I first “learned” it as an eighth grader. I was never able to play it fluidly, instead stopping over and over to decipher the ledger lines. I think Sister Mercy, my piano teacher, decided the most merciful thing to do was assign me a different piece.

I revisited it every few years as an adult, resolving that this time I’d master it, but finally giving up.

It’s now come into my hands again, and I alternate between loving it and despising it.

If you don’t know the prelude I mean, here it is, from a piano roll Rachmaninoff created himself; the visual is the actual sheet music.

The piece has three sections: a slow introduction, a frantic middle section that moves in triplets, and an ending similar to the beginning that is marked tempo primo, although Rachmaninoff’s piano roll plays it faster.

Years ago it occurred to me that I could listen to the piece on YouTube. I was shocked to discover that the melody of the first and third sections in not the bell-like chords, but the deep bass octave three-note motifs. Each of those sections also includes a run of nineteen overlapping chords, in which the right thumb sometimes crosses over the left, then under the left.

The agitato section in the middle has the most beautiful Russian harmonies in chromatic arpeggios—that is, they’re beautiful as you’re learning them at a slow tempo. Played as intended, the first notes of each triplet form a step-wise motif of four or two notes; the rest of the notes disappear in mud.

Mom's piano

The final section recalls the beginning, except it’s more complicated. Now the pianist must read four staves instead of two, and the third staff changes from bass clef to treble clef and back to bass clef again. Each hand plays four-note chords that are quite discordant. I often recheck my chords only to find that I forgot about an accidental that occurred earlier in the measure, but sometimes the sour-sounding notes are absolutely correct. Some of those chords are virtually impossible for a small hand to play—a wide stretch between the second and third fingers, with an e# next to a f# with the index finger and thumb in the left hand. Honestly, who writes chords like that? To understand how I feel, look at the drawing of the hands below Rachmaninoff’s name in this illustration.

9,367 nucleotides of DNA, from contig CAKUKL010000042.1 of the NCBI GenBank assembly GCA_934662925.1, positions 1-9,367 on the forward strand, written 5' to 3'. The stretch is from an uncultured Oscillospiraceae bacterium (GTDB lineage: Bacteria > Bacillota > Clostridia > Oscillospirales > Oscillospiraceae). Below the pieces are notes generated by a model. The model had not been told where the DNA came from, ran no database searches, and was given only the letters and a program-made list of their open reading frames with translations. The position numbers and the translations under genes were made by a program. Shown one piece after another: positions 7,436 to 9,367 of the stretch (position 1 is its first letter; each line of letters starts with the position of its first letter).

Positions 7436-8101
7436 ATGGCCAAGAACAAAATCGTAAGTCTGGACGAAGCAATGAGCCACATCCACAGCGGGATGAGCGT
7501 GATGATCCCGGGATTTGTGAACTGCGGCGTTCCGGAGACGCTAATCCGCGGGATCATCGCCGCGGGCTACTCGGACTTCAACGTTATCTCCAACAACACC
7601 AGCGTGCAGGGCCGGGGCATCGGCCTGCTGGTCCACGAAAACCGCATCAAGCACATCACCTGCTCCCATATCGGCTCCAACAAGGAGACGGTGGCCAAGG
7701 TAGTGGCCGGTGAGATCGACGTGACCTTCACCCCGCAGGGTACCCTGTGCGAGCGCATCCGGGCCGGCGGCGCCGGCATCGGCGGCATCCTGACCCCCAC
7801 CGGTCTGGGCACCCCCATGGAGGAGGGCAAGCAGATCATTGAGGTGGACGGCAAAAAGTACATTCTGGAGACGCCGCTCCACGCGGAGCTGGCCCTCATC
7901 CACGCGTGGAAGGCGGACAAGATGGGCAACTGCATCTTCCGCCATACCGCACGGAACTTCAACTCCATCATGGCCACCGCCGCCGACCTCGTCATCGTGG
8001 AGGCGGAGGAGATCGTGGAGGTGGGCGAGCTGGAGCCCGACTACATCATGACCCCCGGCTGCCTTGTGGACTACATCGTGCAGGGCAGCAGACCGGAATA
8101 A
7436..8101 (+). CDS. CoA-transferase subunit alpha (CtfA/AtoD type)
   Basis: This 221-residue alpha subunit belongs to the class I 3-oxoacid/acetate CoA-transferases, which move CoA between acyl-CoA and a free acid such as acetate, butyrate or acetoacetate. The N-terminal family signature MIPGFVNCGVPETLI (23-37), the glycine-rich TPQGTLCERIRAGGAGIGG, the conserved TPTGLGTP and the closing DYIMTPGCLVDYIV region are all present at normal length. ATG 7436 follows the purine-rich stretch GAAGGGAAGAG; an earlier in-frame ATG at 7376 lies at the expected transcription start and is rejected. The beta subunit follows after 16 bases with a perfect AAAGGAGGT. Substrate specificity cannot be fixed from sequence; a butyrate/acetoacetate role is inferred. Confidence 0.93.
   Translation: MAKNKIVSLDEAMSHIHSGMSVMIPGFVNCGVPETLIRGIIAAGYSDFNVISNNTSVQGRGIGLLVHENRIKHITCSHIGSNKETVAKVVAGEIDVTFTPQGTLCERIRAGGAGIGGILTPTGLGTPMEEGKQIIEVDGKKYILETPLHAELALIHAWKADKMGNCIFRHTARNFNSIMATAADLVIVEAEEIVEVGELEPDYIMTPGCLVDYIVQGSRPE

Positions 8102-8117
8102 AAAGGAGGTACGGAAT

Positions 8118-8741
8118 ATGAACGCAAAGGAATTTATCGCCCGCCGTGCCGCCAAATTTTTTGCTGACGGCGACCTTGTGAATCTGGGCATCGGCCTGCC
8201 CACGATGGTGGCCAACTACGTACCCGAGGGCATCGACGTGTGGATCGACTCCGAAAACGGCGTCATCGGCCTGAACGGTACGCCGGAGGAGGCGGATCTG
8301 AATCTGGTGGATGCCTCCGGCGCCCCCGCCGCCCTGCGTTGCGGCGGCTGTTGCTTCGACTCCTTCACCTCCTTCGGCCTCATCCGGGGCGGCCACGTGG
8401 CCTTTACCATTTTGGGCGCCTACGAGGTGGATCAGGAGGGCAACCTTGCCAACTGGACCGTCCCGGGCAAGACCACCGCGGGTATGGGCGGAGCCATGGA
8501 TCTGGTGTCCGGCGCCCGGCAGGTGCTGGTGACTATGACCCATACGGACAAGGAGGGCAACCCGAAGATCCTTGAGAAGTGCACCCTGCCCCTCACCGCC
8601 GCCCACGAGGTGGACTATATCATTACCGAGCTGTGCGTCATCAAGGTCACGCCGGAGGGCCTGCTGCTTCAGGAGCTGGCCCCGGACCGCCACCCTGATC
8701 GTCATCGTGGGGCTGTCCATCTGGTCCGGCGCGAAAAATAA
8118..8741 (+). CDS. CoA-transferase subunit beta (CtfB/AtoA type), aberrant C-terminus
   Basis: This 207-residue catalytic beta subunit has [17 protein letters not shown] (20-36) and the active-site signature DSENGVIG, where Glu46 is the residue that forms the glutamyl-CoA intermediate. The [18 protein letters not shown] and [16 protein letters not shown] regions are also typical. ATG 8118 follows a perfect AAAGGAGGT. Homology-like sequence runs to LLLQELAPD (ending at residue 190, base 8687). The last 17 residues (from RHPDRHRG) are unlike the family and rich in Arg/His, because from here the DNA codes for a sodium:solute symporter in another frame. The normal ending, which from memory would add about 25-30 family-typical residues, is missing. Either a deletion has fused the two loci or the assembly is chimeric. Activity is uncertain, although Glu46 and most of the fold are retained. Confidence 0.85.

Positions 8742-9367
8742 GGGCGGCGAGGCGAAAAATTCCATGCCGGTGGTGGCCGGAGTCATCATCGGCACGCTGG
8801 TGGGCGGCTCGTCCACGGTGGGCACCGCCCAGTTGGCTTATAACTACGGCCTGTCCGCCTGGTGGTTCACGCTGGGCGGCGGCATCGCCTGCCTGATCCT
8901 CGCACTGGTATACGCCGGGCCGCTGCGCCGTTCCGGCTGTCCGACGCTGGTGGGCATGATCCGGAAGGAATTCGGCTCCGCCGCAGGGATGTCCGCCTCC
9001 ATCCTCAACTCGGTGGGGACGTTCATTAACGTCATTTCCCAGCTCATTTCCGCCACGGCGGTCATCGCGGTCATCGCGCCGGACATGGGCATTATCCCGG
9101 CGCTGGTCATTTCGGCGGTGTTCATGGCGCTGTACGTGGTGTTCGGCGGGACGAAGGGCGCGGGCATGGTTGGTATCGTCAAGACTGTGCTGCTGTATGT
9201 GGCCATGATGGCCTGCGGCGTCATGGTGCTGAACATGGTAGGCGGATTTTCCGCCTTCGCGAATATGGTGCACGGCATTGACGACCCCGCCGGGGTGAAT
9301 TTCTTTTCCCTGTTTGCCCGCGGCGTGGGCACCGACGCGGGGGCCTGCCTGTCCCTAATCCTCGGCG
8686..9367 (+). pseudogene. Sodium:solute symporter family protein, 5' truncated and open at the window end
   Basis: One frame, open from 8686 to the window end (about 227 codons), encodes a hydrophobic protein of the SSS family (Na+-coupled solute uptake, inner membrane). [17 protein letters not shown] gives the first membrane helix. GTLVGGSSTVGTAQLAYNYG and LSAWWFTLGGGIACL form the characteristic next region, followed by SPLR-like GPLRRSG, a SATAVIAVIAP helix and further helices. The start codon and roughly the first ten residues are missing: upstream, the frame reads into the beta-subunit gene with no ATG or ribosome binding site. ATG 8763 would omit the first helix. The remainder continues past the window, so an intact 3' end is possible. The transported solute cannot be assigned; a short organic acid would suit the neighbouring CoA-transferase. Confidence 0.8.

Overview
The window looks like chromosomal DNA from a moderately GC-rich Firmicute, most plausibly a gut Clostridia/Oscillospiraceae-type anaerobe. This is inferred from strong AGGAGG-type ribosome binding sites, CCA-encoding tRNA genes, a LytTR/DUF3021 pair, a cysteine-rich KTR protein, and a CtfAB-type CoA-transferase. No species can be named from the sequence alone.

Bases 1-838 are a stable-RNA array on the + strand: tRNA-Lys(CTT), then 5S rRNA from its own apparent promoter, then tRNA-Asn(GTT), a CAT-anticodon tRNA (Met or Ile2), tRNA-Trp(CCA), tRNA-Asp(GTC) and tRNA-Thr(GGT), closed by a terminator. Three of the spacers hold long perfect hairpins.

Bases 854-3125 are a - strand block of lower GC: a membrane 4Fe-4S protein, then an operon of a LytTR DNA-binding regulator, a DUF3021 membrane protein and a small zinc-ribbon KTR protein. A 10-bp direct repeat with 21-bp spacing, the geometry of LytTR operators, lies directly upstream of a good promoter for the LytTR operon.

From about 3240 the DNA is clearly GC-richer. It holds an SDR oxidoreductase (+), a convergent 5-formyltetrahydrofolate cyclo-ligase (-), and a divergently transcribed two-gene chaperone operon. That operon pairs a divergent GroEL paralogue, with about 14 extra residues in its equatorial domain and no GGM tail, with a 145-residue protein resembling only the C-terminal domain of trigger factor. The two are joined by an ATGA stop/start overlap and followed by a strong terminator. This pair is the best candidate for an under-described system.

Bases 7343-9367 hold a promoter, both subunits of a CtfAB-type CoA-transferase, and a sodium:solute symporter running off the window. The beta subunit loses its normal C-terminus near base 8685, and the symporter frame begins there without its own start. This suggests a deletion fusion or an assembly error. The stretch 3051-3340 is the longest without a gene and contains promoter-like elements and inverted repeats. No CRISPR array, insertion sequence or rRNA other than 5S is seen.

I think you need a creative solution to playing these impossible notes:

(Actually, I am impressed that Joo can even correctly position those sticks.)

Have you mastered the Rachmaninoff Prelude in C# Minor? Do you have any tips for me? Please share in the comments below.

Creative Juice #62

Creative Juice #62

Thirteen articles to help you get your creativity on:

  1. Cute little paintings.
  2. A trip to the Guggenheim Museum in New York City.
  3. What playing the piano does for your brain.
  4. Wildlife photography in black and white.
  5. Beautiful waterfalls.
  6. Lovely ceramics.
  7. What happens when you let seniors wear costumes for ID picture day.
  8. I love this artist’s sketches.
  9. Award-winning quilts. (Click on the small images for enlargements.)
  10. Instead of aimless surfing, read these websites to increase your knowledge.
  11. Quotes to ponder.
  12. Amazing paper sculptures by Nguyễn Hùng Cường.
  13. Something you can do to exercise your creativity.